You feel a sense of accomplishment, and perhaps relief, as you check “write letters of inquiry” (LOIs) off your to-do list and hope that your carefully chosen words reach the desks of sympathetic foundation decision-makers. “Please,” you plead to God, or no one in particular, “don’t let those painstaking hours of work go to waste.”
If you recognize this scenario and wish to avoid the possibility of repeating it with no positive result, listen closely. A letter with no follow-up is a letter (probably) wasted. Read on for 5 tips on how to increase your chance at securing your next foundation grant.
1. Cover Your Bases
An easy first step is to fill out the “contact us” form on the foundation’s website to determine if they’ve received your letter of inquiry. If they haven’t, resolve that issue before moving on to tip #2.
Alternatively, find out if one of your board members, contacts, or colleagues knows anyone at the foundation, and if they would be willing to inquire if the LOI has been received. Better yet, ask them to make an introduction and inquire yourself.
2. Give Them a Ring (on the telephone, not the finger)
Picking up the phone and asking for the person addressed in your LOI may feel pushy, but it is certainly not. Politely inquire as to the status of your letter. If it’s been read, ask if they’re interested in receiving a proposal submission from your organization.
Try to strike a balance between friendliness and professionalism by finding common ground with your contact. This is relatively easy to do if you perform preliminary research prior to the call (or if you hire AmPhil to do the research for you). This is not schmoozy or overly corporate but it is the basis for building a relationship with donors. And relationships, after all, are the foundation of good fundraising.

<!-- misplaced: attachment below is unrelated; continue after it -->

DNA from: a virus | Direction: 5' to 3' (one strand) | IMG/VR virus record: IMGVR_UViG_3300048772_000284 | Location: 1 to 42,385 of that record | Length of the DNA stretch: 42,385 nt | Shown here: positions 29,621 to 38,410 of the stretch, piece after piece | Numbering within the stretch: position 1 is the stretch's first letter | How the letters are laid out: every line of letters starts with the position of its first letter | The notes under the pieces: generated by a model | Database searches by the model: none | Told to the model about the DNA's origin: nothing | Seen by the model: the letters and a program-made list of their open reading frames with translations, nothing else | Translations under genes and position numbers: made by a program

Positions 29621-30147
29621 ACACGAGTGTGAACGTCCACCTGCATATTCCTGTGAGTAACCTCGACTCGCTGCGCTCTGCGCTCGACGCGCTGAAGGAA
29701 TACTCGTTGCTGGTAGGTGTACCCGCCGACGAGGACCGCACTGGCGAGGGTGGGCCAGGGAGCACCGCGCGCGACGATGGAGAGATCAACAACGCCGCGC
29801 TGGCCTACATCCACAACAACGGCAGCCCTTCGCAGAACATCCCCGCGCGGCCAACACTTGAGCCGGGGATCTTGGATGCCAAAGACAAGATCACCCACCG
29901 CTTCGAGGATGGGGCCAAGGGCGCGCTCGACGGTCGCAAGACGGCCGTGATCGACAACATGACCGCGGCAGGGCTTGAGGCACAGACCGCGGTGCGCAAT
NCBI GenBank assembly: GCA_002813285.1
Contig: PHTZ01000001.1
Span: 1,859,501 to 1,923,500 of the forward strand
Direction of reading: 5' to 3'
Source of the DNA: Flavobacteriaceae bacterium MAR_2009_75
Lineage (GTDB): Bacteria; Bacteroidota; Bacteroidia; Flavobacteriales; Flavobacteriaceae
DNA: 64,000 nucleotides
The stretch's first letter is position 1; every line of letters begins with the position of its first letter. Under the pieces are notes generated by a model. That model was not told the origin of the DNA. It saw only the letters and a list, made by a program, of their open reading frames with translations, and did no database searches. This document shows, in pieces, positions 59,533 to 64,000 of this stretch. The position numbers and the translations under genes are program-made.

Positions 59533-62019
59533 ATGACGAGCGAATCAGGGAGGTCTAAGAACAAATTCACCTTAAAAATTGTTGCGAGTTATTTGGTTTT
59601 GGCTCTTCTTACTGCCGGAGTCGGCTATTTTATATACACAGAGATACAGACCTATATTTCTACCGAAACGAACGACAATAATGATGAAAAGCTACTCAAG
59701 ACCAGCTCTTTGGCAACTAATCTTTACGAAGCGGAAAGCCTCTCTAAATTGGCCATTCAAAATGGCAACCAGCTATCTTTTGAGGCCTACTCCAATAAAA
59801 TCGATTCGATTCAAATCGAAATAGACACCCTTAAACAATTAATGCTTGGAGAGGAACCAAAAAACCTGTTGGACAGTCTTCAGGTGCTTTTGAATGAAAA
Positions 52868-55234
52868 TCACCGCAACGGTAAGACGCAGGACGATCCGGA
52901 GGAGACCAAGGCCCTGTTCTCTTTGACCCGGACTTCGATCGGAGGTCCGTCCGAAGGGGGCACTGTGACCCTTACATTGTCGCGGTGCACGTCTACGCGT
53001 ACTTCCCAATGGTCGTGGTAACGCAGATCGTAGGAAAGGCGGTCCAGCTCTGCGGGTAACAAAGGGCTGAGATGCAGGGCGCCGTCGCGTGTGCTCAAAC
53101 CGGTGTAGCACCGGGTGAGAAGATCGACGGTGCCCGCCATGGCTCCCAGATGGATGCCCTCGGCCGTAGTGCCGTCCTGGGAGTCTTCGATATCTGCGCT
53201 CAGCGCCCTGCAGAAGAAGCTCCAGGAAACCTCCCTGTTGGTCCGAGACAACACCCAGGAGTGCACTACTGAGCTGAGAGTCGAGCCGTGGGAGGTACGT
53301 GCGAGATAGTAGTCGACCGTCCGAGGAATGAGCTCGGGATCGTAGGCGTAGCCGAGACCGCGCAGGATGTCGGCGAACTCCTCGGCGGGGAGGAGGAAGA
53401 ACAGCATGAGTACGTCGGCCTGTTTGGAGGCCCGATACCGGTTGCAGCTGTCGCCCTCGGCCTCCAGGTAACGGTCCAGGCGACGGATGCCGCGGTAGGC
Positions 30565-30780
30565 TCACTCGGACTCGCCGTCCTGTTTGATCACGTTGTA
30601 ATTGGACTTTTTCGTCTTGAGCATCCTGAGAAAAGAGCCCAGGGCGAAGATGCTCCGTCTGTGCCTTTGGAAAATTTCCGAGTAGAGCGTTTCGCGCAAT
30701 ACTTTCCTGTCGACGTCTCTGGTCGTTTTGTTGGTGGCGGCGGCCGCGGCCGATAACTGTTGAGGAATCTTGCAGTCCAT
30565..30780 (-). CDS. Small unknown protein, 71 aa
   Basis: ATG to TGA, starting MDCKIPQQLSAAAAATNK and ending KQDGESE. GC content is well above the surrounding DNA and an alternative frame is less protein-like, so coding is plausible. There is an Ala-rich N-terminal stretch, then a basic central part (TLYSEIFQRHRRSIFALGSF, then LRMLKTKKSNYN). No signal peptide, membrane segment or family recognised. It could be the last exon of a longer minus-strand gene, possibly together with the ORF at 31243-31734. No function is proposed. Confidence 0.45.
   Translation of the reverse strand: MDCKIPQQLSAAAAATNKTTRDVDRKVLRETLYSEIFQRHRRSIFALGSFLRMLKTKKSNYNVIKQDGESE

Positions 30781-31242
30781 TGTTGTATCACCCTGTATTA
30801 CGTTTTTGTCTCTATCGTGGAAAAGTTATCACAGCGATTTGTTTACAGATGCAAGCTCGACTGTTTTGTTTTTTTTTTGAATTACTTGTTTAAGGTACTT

3. Be Persistent
Should your contact prove difficult to reach, call them three times, minimum, over the course of a few weeks. Live by the classic “No Caller ID” line, “if it’s something important, they’ll leave a message,” and leave one with each missed call.
The messages will communicate that you are indeed calling with important business AND that you’re no lazy slouch. You know they’re busy, so you’re checking in to follow up.
4. Learn and Adapt
While checking in and following up, you may be faced with a rejection. This provides the perfect opportunity to request feedback on your LOI. Is there a better time in the foundation’s year to send such requests? Is there a certain type of project in which the foundation would prefer to invest in the near future? Take notes on their answers.
Trite, but true: rejection should be viewed as an opportunity for growth. Unless specifically told not to apply again, you should do so the next year, using their suggestions for improvement where applicable.
5. Choose Quality Over Quantity
Sending large batches of LOIs should not be reminiscent of tossing a handful of flower seeds into a ditch and hoping they’ll grow. Choose the foundations you contact carefully and put time into diligently keeping contact. This may mean sending fewer LOIs, but it ensures you will tend your garden of potential foundation donors well and fruitfully.